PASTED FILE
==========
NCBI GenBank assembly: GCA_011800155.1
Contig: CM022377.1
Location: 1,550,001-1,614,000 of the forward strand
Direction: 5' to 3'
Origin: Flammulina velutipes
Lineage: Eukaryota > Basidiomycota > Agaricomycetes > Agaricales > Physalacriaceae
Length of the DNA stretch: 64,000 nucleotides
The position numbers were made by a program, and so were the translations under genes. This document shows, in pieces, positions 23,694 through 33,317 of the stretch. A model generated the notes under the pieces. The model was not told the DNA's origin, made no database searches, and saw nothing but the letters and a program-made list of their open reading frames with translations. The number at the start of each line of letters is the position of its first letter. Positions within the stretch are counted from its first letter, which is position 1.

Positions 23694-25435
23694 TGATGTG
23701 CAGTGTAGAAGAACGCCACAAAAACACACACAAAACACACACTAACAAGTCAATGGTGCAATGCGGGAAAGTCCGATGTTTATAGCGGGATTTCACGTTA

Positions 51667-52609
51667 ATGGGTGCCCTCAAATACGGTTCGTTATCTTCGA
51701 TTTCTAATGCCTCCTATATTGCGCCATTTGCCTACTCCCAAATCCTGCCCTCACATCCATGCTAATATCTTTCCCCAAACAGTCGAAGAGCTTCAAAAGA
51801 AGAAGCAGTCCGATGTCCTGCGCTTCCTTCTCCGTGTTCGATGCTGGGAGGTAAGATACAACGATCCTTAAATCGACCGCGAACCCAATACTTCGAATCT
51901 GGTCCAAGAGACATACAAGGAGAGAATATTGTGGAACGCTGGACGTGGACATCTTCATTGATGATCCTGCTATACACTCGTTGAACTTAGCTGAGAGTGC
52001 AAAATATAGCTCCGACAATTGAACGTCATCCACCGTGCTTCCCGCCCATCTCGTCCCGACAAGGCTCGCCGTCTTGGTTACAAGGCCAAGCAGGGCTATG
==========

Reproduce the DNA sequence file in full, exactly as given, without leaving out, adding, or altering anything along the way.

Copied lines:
NCBI GenBank assembly: GCA_011800155.1
Contig: CM022377.1
Location: 1,550,001-1,614,000 of the forward strand
Direction: 5' to 3'
Origin: Flammulina velutipes
Lineage: Eukaryota > Basidiomycota > Agaricomycetes > Agaricales > Physalacriaceae
Length of the DNA stretch: 64,000 nucleotides
The position numbers were made by a program, and so were the translations under genes. This document shows, in pieces, positions 23,694 through 33,317 of the stretch. A model generated the notes under the pieces. The model was not told the DNA's origin, made no database searches, and saw nothing but the letters and a program-made list of their open reading frames with translations. The number at the start of each line of letters is the position of its first letter. Positions within the stretch are counted from its first letter, which is position 1.

Positions 23694-25435
23694 TGATGTG
23701 CAGTGTAGAAGAACGCCACAAAAACACACACAAAACACACACTAACAAGTCAATGGTGCAATGCGGGAAAGTCCGATGTTTATAGCGGGATTTCACGTTA

Positions 51667-52609
51667 ATGGGTGCCCTCAAATACGGTTCGTTATCTTCGA
51701 TTTCTAATGCCTCCTATATTGCGCCATTTGCCTACTCCCAAATCCTGCCCTCACATCCATGCTAATATCTTTCCCCAAACAGTCGAAGAGCTTCAAAAGA
51801 AGAAGCAGTCCGATGTCCTGCGCTTCCTTCTCCGTGTTCGATGCTGGGAGGTAAGATACAACGATCCTTAAATCGACCGCGAACCCAATACTTCGAATCT
51901 GGTCCAAGAGACATACAAGGAGAGAATATTGTGGAACGCTGGACGTGGACATCTTCATTGATGATCCTGCTATACACTCGTTGAACTTAGCTGAGAGTGC
52001 AAAATATAGCTCCGACAATTGAACGTCATCCACCGTGCTTCCCGCCCATCTCGTCCCGACAAGGCTCGCCGTCTTGGTTACAAGGCCAAGCAGGGCTATG